Long, “C hap ter 8, Par t 1: S um m ary,” in “N ew Co ven ant N on-P rem illennia lism” (online at ww w.sound /ncprm lgdlL.htm, acce ssed 7/26/07 ).


Reisin ger, Abraham’s Four Seeds 49. Contra ibid., 56.


See Larry D. Pettegrew, “The New C ovenant,” The Master’s Seminary Journal 10 /2 ( Fa ll 1999):251-70 and his presentation of “The New C ovenant and NCT” in the current issue.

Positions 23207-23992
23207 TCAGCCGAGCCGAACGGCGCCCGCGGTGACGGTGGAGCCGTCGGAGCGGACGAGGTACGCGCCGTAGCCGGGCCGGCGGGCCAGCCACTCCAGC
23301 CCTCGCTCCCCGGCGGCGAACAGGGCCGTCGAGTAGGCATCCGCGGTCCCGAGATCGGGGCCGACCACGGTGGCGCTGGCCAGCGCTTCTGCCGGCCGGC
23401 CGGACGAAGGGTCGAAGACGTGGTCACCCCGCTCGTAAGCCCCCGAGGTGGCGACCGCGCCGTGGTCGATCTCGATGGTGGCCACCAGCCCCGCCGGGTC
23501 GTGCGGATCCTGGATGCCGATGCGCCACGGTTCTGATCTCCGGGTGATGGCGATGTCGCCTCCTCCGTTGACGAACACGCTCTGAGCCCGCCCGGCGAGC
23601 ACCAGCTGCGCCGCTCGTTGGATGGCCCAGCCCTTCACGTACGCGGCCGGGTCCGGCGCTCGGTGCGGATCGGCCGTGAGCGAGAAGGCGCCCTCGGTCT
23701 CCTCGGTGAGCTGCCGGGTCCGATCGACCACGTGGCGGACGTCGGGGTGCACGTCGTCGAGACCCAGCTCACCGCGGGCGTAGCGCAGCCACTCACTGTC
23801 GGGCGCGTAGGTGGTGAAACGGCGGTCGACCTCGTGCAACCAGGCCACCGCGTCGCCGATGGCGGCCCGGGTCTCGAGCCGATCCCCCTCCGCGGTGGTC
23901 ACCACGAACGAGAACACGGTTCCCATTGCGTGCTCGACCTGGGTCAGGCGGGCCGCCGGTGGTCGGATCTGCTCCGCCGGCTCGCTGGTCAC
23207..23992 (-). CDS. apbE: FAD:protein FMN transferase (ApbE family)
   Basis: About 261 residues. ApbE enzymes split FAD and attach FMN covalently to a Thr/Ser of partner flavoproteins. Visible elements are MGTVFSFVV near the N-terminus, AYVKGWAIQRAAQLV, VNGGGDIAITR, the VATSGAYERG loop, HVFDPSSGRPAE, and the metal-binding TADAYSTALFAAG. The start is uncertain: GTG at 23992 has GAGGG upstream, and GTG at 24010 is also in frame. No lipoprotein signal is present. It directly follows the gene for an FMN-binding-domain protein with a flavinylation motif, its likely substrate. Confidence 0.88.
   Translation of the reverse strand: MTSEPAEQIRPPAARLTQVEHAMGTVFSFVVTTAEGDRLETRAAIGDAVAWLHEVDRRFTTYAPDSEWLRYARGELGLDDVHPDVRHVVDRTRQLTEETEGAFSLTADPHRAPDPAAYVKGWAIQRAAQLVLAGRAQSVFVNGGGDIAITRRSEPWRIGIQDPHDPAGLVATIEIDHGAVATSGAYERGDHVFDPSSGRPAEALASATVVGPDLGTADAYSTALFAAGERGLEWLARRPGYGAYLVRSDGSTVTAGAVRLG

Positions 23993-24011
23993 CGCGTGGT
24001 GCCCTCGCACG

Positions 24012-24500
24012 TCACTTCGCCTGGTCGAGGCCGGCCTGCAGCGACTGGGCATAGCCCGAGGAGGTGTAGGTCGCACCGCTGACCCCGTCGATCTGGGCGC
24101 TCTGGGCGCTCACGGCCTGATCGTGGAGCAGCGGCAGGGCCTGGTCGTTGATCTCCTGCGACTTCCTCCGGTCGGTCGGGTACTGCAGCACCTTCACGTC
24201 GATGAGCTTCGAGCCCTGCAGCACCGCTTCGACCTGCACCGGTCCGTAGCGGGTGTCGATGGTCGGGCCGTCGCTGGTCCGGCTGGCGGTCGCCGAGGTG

79 Wells, “Description of the Ne w C ovenan t (Part O ne),” in New Covenant Theology: Description, Definition, Defense 57.



The Master’s Seminary Journal